Oriel Davies Gallery

Over the Easter break, I volunteered at the Oriel Davies Gallery in Newtown in order to gain some work experience.

The Oriel Davies Gallery

Originally founded in 1982 as Oriel 31 in the nearby town of Welshpool, the gallery expanded three years later to the Davies Memorial Gallery in Newtown which had been built in 1967 specifically to be a gallery and community centre. This gallery was built with the legacy left behind by the well-known Davies sisters, Gwendoline and Margaret Davies. During the sisters’ lifetimes, they lived in Gregynog Hall (not far from Newtown) and collected works of art, including art by: Monet, Renoir, Van Gogh, Cezanne and Pissarro. The two sisters are now recognised as Wales’ most influential collectors of Impressionist and 20th Century art. On their passing, their collection was entrusted to the National Museum Wales, in Cardiff. Between 2002 and 2004, the gallery closed for refurbishment and upgrading, and then reopened with the new name, Oriel Davies Gallery in recognition of the Davies sisters.

The Oriel Davies Gallery now has three spaces in which it shows a range of works throughout the year, from: major exhibitions of national collections; newer work by established artists; to more experimental work by emerging artists. Aside from the gallery rooms, there is also a café and a shop, as well as there being workshops, courses, talks and other events held regularly.

oriel-davies-gallery


During my time at the gallery, I did gallery guiding and worked on the front of house desk. Aside from meeting and greeting people and showing them around the exhibition, I also had to keep on top of other things such as: making sales from the shop; maintaining the cleanliness of the children’s resource area and the shop; handing out visitor questionnaires, etc.

The Exhibition: Vanishing Point

The exhibition that I was gallery guiding for was called, Vanishing Point, and was a display of new work by Cardiff-based artist, Kelly Best. The exhibition was created by Best specifically for the Oriel Davies Gallery space, meaning it was created to fit and suit its habitat exactly, and it offers a response to the architectural and physical space of the Oriel Davies’ galleries. Her works feature interconnections between sculpture, painting and drawing, which work together to consider the site, space and surface.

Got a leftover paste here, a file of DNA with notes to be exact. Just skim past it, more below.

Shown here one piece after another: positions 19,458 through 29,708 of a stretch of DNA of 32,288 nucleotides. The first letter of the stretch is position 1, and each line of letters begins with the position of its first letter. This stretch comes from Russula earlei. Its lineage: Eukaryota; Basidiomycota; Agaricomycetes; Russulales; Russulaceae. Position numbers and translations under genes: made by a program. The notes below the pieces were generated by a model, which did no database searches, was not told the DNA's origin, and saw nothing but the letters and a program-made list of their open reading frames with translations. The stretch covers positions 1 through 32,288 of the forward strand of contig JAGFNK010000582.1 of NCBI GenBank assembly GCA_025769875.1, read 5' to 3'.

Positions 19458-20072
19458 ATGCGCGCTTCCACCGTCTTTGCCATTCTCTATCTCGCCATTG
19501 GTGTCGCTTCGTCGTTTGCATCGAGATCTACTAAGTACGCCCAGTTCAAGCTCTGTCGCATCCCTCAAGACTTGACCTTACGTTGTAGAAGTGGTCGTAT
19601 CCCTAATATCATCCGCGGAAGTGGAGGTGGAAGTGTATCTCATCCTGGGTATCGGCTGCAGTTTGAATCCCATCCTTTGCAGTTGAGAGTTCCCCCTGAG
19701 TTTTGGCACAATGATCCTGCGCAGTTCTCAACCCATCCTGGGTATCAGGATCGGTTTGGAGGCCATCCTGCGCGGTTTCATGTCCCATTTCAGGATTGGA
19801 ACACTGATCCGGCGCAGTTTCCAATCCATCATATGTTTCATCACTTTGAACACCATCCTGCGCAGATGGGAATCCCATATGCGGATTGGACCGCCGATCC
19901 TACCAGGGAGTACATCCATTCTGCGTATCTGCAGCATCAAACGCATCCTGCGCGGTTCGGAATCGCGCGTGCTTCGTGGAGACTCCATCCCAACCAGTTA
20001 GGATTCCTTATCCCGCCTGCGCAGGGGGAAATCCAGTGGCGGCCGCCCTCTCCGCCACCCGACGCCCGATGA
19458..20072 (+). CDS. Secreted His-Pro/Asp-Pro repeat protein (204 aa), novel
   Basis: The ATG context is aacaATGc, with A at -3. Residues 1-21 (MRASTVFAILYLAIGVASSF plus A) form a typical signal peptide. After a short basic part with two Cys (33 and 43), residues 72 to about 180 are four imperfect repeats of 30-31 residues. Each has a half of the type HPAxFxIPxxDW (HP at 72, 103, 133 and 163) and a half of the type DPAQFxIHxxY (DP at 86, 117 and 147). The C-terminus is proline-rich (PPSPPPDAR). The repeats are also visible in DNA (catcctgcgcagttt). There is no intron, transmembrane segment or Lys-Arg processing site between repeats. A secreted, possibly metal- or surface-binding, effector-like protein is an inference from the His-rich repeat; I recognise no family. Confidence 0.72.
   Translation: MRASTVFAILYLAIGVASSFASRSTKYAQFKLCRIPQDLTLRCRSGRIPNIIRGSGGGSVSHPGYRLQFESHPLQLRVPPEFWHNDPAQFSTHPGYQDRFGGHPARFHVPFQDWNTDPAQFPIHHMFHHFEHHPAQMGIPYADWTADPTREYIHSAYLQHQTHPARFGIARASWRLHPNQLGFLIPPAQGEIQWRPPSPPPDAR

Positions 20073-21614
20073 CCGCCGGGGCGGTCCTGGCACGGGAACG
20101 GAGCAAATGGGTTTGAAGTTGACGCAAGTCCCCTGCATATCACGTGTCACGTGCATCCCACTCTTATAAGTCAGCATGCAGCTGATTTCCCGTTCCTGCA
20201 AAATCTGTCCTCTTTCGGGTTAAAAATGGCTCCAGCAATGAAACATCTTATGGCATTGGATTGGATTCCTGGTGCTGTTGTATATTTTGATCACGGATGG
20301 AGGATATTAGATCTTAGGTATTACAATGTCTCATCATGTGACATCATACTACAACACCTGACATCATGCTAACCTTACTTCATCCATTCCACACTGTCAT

Personally I loved her steel sculptures the most, some of which towered over and above you, and some of which you could actually interact with such as stepping over and through. Best works in a range of media, including steel, watercolour and coloured pencil but tends to always manipulate the piece’s perspective, scale and light. I found with many of her pieces of show, particularly the steel sculptures, that depending on where you stood in the room and from what angle you looked at the piece from, the appearance changed. Although her work is rather minimal, which lead to some people being put off and unsure of what to think, the processes that she must have taken to reach the outcome of each piece is what I find particularly interesting when thinking about.

Although her pieces seemed almost too ‘basic’ at first, I really admired how simplistic and graphic they were. Her ‘zig-zagged wall’, as I called it, was a wonderful piece that looked amazing at both a distance and up-close. I loved how no two A4 pieces were the same – every single one was unique – and when looking more closely at the piece, you could see how the watercolours blended together, probably where Best had not washed her brush before changing colour. This process has meant that there are specks of blue left in the red and specks of red left in the blue, and where the brush has began to dry before being dipped back in water, the paper shows through creating a seemingly effortless aesthetic. You can see her experimenting with this drying out brush technique in some of her other pieces too. Really, I loved how something so simple could be so beautiful.

The pieces below really summed up the name of her exhibition, Vanishing Point, particularly the red one in which it feels you can look deeper and deeper into the painting to find the piece’s ‘vanishing point’ to they eye. Each of these nine pieces were individually quite psychedelic – getting as close as possible to a piece so that the painting filled my whole view, created a great intensity and perspective.


Overall, it was great to have the work experience there at the gallery, and was also fantastic to meet people involved in and interested in the creative industry. I feel that it was definitely a really worthwhile experience for me and I look forward to hopefully going back and working there again, perhaps over the Summer.

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